DIRGES, THE: "When Laughing Got You Killed: CD I’m going to go out on a limb and say this is the best Irish-American folk punk band I’ve heard since the Tossers. One of the things that put me off about this album during the first few listens—and that I’ve now come to see as a strength—is its diversity. Bands that draw on the Irish music have a rich vein of material to borrow from: mournful ballads, frenetic reels, and the madly poetic drinking songs. The Pogues set the standard, and with it, some well-defined parameters. The Dirges will have none of that. The Dirges’ approach to Irish music is to integrate into a larger sphere: folk, roots rock, and punk. The result is a richly textured album that continues to surprise after many, many listens. An extremely impressive debut. –Jim Ruland (Self-released,"
- 2008


When Laughing Got You Killed-LP
Widows Walk-Ep
Both for sale on iTunes and CDBaby



An aggressive folk/punk hybrid, The Dirges perform weekly at the legendary Molly Malones in Hollywood as well as various local venues. They've shared the stage with some of L.A.'s top bands including, Flogging Molly, Cranky George, The Filthy Thieving Bastards, and The Young Dubliners. Their live show can turn the most ardent music critic into a beer drinking dancing fool! Here's a little history:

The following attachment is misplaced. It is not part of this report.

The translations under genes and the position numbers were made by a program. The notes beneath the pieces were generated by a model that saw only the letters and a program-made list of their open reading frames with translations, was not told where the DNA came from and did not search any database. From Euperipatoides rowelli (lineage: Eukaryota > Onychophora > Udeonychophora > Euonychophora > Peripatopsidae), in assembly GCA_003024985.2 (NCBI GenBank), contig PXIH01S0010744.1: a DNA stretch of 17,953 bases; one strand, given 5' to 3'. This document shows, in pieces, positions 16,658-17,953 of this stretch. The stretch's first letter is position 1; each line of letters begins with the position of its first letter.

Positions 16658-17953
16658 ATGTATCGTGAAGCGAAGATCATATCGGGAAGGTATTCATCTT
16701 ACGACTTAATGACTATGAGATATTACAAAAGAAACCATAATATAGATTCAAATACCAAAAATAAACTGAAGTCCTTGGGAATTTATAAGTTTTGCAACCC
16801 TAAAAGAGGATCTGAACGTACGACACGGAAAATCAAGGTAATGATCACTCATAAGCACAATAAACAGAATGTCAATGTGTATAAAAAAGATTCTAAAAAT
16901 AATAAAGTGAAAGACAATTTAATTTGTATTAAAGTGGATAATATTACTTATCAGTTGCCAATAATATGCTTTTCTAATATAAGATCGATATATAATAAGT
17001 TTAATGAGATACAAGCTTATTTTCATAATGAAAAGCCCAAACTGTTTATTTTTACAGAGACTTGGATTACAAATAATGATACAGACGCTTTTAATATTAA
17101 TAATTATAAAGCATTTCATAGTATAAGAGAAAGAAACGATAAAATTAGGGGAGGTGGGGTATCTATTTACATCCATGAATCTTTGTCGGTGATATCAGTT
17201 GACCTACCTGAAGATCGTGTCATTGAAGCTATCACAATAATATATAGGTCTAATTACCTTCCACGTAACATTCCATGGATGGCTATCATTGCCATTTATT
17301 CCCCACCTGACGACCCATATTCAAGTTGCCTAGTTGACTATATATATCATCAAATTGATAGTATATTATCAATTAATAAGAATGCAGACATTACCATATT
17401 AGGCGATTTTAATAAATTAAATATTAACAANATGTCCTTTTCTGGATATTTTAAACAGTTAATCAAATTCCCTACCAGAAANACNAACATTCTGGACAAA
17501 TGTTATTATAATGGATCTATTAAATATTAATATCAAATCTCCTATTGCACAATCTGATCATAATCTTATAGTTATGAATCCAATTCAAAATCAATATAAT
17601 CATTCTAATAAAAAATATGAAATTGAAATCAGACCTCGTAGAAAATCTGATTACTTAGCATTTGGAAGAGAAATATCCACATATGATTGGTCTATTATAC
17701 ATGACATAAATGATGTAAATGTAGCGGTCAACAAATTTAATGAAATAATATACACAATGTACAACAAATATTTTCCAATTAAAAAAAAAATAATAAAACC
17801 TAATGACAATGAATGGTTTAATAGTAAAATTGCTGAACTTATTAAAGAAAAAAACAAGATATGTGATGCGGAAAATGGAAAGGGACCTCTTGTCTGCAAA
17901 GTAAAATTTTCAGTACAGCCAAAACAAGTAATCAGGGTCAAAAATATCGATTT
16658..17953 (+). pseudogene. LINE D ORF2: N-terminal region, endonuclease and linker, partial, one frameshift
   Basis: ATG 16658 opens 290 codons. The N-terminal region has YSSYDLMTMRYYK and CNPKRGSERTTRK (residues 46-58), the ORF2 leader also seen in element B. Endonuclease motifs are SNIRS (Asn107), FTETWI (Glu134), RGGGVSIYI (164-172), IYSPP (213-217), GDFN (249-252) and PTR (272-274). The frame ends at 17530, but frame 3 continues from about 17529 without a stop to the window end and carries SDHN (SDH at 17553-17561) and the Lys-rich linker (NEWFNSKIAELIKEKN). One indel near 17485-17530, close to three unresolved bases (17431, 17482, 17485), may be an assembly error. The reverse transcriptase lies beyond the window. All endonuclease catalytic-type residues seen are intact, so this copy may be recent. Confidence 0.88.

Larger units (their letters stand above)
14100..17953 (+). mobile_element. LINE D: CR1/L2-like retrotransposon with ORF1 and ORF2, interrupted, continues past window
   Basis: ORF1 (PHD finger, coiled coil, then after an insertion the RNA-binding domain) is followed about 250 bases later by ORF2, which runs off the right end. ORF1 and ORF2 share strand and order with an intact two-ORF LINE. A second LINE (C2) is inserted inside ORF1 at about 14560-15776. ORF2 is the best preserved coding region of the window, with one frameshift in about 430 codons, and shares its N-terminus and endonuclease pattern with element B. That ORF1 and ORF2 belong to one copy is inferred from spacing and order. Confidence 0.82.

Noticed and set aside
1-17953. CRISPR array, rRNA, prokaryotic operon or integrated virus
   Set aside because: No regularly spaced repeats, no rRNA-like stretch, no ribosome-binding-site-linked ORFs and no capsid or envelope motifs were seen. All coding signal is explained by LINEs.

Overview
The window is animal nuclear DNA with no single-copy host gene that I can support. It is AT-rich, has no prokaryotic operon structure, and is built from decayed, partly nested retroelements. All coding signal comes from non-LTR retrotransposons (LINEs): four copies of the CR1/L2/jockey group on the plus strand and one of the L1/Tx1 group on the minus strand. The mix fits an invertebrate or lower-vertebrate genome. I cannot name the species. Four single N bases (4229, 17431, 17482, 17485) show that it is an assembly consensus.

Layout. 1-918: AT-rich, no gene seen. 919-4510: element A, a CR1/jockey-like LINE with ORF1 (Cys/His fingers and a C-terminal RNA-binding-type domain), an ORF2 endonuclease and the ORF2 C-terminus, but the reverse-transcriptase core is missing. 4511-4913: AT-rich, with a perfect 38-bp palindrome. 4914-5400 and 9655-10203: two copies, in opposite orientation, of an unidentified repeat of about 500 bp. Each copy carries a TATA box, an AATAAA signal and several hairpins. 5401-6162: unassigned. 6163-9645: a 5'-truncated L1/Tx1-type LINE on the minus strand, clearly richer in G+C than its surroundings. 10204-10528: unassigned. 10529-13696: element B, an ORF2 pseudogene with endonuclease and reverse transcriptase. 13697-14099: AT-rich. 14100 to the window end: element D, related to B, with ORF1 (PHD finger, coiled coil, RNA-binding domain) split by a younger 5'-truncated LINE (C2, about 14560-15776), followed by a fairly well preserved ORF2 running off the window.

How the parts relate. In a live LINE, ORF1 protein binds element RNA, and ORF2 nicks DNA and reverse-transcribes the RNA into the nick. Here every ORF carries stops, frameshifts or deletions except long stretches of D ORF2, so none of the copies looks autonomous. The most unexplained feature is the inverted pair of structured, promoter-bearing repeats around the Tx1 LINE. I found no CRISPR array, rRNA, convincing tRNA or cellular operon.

In 2001, Francis and Pete found a four track underneath the tire wall of a friend's rent-a-wreck and started writing songs. After many raucous all-nighters, they decided to round up some friends who could play and The Dirges were formed. Stuytown and Hattie Street are two of the first songs Fran and Pete penned. Both of which are inspired by the tragic deaths of good friends. The Dirges were so named in tribute to friends and family lost.